Integration Of Islamic Clergy Is Urged

Publication: North Caucasus Weekly Volume: 5 Issue: 13

Akhmad Kadyrov, who also continues to seek a role in shaping nationwide policies far beyond the borders of Chechnya, appealed on March 26 for the creation of a single, integrated administrative structure for all the Islamic clergy in the Russian Federation. Such a structure would be consistent with Soviet practice but profoundly contrary to the organic traditions of Islam, which is a highly decentralized religion–much more like western Protestantism in its internal governance than like Roman Catholicism or Orthodox Christianity.

According to a March 29 report by the Interfax news agency, Kadyrov explicitly invoked Soviet precedent at a March 26 “Forum of the Peoples of the Caucasus and Southern Russia.” He noted that during the Soviet years there were only four muftis for all fifteen Soviet republics combined, whereas now there are more than fifty. “There should be just one leader for all the Muslims in Russia,” he said, “uniting all the provinces of the Russian Federation.” The logical implication of his remarks was that this leader would be appointed by the state, just as such leaders were during the Soviet era. Kadyrov also proposed that the state should directly pay the salaries of religious clergy–which would also be a direct violation of the 1993 constitution’s provisions on religious freedom.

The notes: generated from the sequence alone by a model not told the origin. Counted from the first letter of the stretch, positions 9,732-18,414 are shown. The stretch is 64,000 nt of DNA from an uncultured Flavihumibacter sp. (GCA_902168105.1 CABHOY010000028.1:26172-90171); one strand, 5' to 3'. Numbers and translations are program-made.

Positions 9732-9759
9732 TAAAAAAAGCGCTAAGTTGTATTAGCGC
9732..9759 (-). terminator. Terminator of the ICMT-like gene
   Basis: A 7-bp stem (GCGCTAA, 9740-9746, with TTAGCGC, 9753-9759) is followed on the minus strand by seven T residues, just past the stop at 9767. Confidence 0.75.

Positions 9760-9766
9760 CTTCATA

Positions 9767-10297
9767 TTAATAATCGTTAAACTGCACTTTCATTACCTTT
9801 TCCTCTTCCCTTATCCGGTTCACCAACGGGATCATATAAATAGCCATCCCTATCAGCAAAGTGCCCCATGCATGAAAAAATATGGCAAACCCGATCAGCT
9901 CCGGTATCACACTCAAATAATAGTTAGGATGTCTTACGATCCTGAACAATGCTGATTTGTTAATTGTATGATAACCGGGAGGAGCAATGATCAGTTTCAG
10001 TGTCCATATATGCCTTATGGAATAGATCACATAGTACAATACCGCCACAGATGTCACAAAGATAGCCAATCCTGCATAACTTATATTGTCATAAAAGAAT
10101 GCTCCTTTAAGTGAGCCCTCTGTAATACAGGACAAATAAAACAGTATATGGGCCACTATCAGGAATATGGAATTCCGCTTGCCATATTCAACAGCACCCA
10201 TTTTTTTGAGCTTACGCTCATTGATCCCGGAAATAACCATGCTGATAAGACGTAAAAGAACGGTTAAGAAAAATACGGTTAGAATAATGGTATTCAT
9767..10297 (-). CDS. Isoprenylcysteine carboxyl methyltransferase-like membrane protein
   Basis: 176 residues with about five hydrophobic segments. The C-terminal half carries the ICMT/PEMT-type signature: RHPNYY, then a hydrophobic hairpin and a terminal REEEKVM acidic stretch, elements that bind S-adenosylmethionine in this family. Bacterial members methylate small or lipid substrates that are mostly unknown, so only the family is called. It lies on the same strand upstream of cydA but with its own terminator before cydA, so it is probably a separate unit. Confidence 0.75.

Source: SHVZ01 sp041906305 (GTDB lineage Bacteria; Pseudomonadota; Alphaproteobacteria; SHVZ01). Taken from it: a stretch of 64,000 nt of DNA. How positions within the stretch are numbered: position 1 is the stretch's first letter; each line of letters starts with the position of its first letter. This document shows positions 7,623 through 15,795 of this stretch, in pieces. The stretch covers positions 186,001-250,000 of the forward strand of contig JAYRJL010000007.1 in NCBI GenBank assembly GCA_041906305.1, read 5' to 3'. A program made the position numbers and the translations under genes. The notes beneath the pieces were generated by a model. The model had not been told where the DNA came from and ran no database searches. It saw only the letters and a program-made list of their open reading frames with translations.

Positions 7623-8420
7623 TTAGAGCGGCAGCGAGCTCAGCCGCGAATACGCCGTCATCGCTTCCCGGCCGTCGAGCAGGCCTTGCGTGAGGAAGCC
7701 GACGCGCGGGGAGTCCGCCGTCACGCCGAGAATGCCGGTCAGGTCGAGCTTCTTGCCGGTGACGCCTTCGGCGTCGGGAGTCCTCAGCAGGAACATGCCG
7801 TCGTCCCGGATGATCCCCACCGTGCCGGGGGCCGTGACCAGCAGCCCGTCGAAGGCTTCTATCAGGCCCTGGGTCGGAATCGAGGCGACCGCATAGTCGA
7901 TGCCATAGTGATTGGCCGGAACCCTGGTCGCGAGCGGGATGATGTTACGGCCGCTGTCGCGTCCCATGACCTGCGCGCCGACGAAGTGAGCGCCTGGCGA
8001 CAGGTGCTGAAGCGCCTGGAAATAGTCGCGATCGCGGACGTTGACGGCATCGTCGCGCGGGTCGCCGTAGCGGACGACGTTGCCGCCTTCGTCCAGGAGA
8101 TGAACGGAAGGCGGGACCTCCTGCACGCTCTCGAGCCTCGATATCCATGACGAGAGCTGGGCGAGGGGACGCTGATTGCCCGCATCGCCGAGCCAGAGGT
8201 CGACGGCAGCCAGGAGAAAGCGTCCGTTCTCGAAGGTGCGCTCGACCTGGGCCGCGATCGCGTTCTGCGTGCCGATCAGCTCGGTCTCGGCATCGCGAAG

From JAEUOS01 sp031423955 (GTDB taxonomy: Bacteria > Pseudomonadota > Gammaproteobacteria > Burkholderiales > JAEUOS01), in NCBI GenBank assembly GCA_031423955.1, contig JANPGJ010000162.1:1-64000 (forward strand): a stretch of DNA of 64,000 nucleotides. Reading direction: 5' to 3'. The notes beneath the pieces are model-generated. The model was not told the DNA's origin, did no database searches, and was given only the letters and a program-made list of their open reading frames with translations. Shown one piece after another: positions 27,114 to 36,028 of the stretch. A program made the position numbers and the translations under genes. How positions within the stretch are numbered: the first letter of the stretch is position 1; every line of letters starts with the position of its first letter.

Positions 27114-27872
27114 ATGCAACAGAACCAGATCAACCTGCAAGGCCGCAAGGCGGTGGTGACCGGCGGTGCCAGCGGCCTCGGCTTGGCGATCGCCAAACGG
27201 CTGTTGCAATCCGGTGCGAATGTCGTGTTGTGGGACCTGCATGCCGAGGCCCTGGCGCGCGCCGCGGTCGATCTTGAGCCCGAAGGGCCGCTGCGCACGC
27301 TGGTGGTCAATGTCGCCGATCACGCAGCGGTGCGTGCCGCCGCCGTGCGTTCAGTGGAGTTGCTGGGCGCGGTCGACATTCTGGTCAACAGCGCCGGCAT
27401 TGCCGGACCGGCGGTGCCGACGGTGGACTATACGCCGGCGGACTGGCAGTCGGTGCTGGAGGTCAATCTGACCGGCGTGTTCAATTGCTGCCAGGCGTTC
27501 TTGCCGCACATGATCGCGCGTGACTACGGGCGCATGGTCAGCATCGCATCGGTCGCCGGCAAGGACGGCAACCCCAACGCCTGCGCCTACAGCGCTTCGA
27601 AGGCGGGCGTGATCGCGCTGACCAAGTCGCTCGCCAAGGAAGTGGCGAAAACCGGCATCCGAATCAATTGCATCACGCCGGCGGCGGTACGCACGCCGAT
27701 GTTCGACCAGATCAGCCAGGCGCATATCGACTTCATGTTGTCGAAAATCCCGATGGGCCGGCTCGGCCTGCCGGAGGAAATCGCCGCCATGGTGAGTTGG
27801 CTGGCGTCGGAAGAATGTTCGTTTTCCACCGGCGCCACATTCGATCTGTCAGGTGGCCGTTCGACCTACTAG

Russia currently has two nationwide Jewish leaders, each of whom claims to be the one true “chief rabbi” of Russia; the Putin administration has meddled in this internal faction fight by clearly supporting one of the two rivals. Similarly, government policy since 1997 has discriminated against independent, local Protestant congregations that refuse to join “centralized religious organizations”–and also against breakaway Orthodox Christian bodies that reject the Moscow Patriarchate’s claim to be the sole legitimate heir of the country’s Orthodox heritage. Independent religious freedom advocates have observed that the Kremlin’s preference for centralized religious bodies makes it easier for the state to manipulate religious life in the service of its own interests, even if that means trampling on a religious confession’s unique historical traditions.